An appeals court in New York has ruled that a United States law defining marriage as a union between a man and a woman is unconstitutional.
The 2nd Circuit Court of Appeals said the law denies federal benefits to lawfully married same-sex couples.
The Defense of Marriage Act was passed in 1996. Since then, six states have legalized same-sex marriage but, because of the 1996 law, the federal government does not recognize same-sex marriages performed in those states, Reuters reports.
The case was brought by Edith Windsor, 83, who married her partner Thea Clara Spyer in Canada in 2007.
Ms Spyer died in 2009 of multiple sclerosis, leaving all of her property to Windsor. Because the marriage was not recognized under federal law, Windsor had to pay more than $363,000 in federal estate taxes, according to her lawsuit.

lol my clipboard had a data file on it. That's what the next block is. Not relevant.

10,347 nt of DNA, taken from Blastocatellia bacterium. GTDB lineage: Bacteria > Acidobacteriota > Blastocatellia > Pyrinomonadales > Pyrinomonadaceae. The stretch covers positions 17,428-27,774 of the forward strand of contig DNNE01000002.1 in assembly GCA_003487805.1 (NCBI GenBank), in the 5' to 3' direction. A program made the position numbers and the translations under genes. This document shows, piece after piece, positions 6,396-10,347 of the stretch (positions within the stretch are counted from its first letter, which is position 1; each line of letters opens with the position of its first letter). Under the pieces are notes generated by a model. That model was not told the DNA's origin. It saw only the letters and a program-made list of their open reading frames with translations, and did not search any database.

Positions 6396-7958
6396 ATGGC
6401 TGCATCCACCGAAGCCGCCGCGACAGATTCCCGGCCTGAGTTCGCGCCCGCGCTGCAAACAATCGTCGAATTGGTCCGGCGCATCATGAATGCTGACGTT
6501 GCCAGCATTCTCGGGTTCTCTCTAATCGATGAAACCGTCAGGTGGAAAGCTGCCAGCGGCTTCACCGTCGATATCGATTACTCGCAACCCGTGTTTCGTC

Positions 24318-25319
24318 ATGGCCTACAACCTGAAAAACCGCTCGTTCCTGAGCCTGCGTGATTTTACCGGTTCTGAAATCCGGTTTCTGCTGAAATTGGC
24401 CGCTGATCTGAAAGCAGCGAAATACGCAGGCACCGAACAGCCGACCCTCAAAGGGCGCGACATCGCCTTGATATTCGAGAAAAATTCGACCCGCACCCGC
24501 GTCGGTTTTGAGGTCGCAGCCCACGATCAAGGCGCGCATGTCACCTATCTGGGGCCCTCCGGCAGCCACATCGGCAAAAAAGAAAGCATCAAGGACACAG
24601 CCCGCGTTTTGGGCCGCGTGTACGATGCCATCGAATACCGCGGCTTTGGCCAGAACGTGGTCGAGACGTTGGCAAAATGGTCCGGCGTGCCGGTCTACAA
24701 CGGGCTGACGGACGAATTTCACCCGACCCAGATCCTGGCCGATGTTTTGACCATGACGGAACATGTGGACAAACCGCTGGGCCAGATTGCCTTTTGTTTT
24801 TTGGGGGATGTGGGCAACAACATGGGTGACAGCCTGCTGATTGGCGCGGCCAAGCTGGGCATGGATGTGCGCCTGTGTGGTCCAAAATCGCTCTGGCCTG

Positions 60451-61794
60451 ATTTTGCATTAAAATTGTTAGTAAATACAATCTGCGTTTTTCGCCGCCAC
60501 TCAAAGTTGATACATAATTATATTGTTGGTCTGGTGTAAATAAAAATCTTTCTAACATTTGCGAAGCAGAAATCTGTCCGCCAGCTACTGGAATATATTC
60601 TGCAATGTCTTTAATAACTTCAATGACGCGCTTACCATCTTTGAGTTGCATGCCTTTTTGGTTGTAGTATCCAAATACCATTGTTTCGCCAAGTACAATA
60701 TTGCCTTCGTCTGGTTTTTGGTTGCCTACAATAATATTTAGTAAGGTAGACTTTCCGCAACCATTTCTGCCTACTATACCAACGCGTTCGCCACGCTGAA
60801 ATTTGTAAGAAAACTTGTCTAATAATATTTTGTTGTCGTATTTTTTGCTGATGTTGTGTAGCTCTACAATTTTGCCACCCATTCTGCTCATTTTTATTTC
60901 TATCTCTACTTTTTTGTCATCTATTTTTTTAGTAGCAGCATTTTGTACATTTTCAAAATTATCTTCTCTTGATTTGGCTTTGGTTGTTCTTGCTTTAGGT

Windsor's attorneys argued that the act violates the 14th Amendment of the U. Constitution, which guarantees equal protection under the law.
A federal court in New York agreed, and the ruling by the 2nd Circuit on Thursday upheld the lower court decision.
It is the second federal appeals court to reject a portion of the law.
The same-sex marriage issue could be taken up by the US Supreme Court in its current term.